The Bleeding End

Hubby and I thought (stupidly) it would be nice to do the Stratford run again, hence our blogging absence for the last week.
We stopped after two locks at a free mooring where it was so quiet, you could hear a bird fart. It was actually alongside part of an 88 mile ramblers trail and apart from the people berthed alongside us and one passing boat, we saw NO-ONE.
It was a promising start.
Next day, we did everything wrong at the next lock, one of the deepest on the river. If it hadn’t been for a couple of old hands coming down from Stratford for a break, the chances are we’d still be there.
However, things improved and we ended up sharing a couple of locks further on with some like-minded boaters. We stopped at the same place we had on our second day last time and enjoyed a peaceful night.

The following morning was glorious, but bad weather was forecast for the afternoon.
Everything was going really well, and we joined another boating couple also on their way to Stratford and so shared the next two locks with them.
Coming up to the third, a boat was already inside and so we had no choice but to wait. This would not normally be a problem as sometimes it’s better when we’re on our own, so we helped with the gates and paddles and wished our new friends well on their journey, hoping we’d meet up with them eventually.

As the lock was emptying down to our level, a hire boat came chugging up behind and as it’s etiquette on the water, it was assumed we would share.
This turned out to be a dreadful and almost catastrophic mistake on our part.
Girlie and I closed the gates and put the paddles down. There was a loud ‘plop’ and she stood there whining ‘It’s fallen off and gone in the water.’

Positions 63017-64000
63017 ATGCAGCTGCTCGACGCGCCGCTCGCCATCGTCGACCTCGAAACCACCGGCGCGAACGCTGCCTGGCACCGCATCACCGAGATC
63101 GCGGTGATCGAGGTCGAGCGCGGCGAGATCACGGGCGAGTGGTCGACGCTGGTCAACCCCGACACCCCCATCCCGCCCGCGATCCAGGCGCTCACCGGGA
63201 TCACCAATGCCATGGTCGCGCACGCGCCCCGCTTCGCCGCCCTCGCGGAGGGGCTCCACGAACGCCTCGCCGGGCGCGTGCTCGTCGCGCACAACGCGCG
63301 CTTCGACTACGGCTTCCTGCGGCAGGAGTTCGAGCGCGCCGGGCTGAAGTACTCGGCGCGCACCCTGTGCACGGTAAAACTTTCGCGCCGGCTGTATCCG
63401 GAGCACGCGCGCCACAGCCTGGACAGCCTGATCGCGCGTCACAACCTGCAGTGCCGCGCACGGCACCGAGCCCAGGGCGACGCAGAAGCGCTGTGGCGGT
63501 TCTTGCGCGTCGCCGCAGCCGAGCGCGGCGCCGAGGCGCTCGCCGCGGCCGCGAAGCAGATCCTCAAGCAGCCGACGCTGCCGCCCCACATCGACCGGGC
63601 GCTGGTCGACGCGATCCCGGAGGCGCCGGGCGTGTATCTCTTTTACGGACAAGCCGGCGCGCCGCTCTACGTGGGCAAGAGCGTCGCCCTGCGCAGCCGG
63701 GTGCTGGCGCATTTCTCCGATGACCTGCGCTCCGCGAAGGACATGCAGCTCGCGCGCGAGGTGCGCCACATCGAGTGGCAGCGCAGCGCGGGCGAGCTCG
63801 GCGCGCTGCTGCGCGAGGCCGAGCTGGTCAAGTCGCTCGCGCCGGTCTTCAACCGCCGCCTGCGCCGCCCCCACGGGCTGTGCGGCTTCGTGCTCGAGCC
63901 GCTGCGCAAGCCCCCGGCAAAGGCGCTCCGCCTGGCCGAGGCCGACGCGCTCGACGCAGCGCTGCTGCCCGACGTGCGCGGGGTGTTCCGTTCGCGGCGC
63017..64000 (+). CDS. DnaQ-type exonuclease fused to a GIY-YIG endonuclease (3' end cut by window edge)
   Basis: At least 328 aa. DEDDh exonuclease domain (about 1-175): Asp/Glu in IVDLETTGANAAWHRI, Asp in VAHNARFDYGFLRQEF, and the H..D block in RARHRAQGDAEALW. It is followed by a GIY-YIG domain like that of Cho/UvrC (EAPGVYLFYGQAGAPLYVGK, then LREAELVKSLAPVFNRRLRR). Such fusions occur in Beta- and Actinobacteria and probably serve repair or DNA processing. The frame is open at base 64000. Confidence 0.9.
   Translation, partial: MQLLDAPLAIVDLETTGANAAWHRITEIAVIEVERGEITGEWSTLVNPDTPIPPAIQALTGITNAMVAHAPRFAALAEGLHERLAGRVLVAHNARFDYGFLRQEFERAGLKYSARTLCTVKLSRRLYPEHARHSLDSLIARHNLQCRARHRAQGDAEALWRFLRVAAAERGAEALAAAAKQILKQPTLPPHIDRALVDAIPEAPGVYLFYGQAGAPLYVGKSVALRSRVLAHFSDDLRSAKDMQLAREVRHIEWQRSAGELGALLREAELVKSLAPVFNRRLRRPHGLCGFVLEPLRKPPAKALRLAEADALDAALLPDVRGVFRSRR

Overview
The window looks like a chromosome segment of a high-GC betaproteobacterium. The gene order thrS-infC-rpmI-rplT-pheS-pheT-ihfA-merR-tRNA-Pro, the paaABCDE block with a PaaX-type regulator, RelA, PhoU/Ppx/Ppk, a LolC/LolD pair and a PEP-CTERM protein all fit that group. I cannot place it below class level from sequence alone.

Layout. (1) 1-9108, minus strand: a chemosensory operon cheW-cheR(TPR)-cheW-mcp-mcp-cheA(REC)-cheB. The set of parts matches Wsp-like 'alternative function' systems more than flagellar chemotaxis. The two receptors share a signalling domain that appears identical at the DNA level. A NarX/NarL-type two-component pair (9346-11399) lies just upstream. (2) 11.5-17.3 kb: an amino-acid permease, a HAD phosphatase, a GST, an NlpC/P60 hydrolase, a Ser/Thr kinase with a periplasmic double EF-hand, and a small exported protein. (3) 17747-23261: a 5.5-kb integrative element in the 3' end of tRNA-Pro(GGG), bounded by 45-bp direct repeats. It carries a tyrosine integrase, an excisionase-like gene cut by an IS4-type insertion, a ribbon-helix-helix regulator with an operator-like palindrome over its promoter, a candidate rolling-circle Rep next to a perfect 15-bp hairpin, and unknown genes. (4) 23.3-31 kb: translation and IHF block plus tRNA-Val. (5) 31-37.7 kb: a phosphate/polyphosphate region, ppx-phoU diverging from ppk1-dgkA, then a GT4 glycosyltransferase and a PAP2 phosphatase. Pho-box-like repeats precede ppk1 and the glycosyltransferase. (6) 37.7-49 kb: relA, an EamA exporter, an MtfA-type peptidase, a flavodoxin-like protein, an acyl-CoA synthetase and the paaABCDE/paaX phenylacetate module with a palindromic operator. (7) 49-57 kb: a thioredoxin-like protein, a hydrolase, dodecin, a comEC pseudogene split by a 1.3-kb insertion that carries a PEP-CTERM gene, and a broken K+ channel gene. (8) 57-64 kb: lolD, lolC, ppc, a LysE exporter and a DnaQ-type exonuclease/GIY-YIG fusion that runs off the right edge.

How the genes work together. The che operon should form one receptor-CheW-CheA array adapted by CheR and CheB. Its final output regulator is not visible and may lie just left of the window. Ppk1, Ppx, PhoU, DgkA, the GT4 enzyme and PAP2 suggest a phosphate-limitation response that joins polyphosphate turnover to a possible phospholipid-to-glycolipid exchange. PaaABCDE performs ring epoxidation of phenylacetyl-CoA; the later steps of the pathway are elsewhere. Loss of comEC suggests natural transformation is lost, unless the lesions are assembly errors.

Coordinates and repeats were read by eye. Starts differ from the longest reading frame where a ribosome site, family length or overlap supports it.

The spindle had broken off so nobody could open or close the paddle on that side now. Luckily she had closed it.
The lock itself was another deep one and I couldn’t reach the ropes, even with the boat hook and so ended up on my knees. Rope retrieved, I couldn’t get up and the gate on my side started to reopen. Girlie kindly came over and closed it whilst I struggled to the ladder frame for leverage. My intention was to tie off the front of the boat, open the paddle slowly on my side and then go back to hold the rope as the boat rose with the water. We’ve discovered this system works well for us to control the boat as
a) Hubby doesn’t have to strain trying to control two ropes bow and stern, and
b) I’m not standing around doing nothing whilst the water level is changing.

Only this time I didn’t get a chance as the stupid cow opened her paddle too fast to the full position and nearly capsized us. I couldn’t hold the boat, and spent the duration of the fill hanging on for dear life trying to stop our bow smashing into the front of the other. The guy was having a similar problem as he’d only got one centre rope fixed, which wasn’t sufficient to hold his sixty footer at all.
Luckily there was no collision, and we decided they should go out first (basically to please get out of our way) so Girlie and I opened the gates and in the process of closing the paddles, she dropped her windlass into the river and stood there hands on hips as if the damn thing would float to the surface for her to retrieve it. Capt Chaos therefore had to get off the boat to close the paddle with their spare, as she sulked by the bushes!!!